Distinct regulators control the expression of methanol methyltransferase isozymes in Methanosarcina acetivorans C2A

Department of Microbiology, University of Illinois at Urbana-Champaign, B103 CLSL, 601 S. Goodwin, Urbana, IL 61801, USA.
Molecular Microbiology (Impact Factor: 5.03). 03/2008; 67(3):649-61. DOI: 10.1111/j.1365-2958.2007.06075.x
Source: PubMed

ABSTRACT The mtaCB1, mtaCB2 and mtaCB3 operons encode isozymes of methanol methyltransferases in Methanosarcina acetivorans C2A and are among the most highly regulated genes known in Archaea. Here we identify cis and trans acting elements that affect the expression of these operons. In vivo reporter gene constructs expressed from sequentially truncated promoters show that the mRNA transcripts for these operons have large 5' untranslated regions. Regions upstream of the transcription start site (TSS) are important for induction of the mtaCB1 and mtaCB2 operons and for repression of the mtaCB3. Regions downstream of the TSS are important for expression of the mtaCB2 and mtaCB3 operons, but are dispensable for mtaCB1 expression. Proteins encoded by the MA0459 and MA0460 loci are required for induction of the mtaCB1 operon, while those encoded by MA4383, MA4397 and MA4398 are required for induction of mtaCB2. Proteins encoded by MA4397 and MA4398 are also required for methanol-specific repression of the mtaCB3 operon and, thus, are the first archaeal examples of regulatory proteins that simultaneously act in both repression and activation. We refer to these genes as methanol-specific regulators and designate MA0459, MA0460, MA4383, MA4397 and MA4398 as msrA, msrB, msrC, msrD and msrE respectively.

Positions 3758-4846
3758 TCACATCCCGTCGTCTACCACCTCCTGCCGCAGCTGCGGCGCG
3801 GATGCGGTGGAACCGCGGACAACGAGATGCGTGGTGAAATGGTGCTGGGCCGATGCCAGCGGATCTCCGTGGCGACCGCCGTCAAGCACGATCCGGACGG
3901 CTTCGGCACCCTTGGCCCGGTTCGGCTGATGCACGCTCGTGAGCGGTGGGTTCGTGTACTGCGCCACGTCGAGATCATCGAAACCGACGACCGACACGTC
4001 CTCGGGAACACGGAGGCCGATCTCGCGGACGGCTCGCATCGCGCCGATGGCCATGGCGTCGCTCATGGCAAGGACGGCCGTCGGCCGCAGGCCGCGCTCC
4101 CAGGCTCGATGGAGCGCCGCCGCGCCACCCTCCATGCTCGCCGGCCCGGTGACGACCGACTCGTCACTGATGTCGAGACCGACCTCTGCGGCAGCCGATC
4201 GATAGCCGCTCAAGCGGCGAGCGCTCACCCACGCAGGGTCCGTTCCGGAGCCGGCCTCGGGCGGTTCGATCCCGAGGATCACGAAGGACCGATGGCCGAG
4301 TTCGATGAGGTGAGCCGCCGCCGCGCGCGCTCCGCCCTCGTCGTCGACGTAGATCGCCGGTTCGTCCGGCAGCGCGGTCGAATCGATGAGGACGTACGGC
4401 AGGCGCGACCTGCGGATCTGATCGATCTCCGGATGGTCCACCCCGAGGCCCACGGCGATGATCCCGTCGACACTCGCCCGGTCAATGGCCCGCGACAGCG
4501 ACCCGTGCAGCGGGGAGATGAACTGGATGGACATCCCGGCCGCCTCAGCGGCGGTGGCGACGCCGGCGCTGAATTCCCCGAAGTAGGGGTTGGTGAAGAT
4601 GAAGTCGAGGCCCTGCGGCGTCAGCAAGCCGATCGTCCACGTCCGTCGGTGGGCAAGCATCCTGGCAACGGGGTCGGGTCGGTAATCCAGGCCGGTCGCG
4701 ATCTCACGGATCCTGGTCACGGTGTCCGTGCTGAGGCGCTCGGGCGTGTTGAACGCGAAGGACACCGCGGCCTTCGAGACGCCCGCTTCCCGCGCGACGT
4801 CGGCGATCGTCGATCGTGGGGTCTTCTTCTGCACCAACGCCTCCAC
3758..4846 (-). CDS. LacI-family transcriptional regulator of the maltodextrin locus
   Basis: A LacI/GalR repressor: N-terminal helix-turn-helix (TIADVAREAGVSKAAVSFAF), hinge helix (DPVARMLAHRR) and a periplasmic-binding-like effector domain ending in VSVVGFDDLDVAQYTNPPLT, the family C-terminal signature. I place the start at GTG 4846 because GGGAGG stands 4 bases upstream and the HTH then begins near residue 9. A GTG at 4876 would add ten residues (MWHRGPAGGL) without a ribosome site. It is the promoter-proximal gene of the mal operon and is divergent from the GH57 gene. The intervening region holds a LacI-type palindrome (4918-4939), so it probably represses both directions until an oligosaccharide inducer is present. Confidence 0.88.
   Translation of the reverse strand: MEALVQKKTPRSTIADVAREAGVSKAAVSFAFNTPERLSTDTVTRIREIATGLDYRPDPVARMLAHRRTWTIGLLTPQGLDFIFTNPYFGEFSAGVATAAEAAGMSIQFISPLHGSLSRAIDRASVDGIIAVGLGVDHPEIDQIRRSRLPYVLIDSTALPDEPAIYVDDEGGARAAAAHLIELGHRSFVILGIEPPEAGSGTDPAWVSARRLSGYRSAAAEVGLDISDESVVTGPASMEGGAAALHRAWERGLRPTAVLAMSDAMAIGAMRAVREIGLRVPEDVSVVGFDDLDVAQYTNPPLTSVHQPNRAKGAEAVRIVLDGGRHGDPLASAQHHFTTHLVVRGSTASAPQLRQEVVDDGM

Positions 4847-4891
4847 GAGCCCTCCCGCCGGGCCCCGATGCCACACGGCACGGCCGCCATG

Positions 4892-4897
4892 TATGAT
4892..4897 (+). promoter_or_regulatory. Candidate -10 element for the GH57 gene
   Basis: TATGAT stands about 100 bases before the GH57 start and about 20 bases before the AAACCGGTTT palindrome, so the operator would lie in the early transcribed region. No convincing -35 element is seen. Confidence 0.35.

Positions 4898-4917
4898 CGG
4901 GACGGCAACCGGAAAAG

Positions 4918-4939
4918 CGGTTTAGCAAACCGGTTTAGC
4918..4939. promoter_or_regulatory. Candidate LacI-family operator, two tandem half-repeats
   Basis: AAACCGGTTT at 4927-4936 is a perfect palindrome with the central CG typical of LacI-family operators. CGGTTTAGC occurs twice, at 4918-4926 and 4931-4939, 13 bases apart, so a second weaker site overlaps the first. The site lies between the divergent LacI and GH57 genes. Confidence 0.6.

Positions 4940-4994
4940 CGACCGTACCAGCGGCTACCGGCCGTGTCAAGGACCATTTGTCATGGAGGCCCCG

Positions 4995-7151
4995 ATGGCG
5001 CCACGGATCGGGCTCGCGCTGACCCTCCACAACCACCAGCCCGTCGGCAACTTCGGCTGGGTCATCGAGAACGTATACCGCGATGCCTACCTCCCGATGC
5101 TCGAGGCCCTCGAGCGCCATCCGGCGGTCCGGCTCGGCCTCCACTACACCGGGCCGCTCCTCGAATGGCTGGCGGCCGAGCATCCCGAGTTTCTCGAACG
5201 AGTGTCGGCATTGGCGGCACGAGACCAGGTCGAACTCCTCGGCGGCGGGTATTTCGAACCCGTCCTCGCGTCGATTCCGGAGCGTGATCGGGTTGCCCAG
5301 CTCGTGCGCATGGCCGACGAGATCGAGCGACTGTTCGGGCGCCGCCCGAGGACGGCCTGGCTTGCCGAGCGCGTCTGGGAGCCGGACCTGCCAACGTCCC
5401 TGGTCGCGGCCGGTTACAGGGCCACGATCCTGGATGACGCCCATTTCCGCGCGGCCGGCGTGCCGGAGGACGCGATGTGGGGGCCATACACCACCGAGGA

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    • "RLM-RACE was performed as previously described with minor changes described in the supporting information (Bose and Metcalf, 2008). cRACE was performed as described previously with minor modifications described in the supporting information (Maruyama et al., 1995, Main-Hester et al., 2008; Rey and Harwood, 2010). "
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    • "Although unaffected on most growth substrates, each of the three mutant strains exhibit longer generation times on MMA (~2-fold longer for DmsrF and DmsrG and ~5-fold longer for DmsrC). We had observed previously that DmsrC had a slightly longer generation time on methanol compared with WWM82, which was confirmed in this study (Bose and Metcalf, 2008). These data suggest that the targets of the regulatory proteins play an important role during growth on these substrates. "
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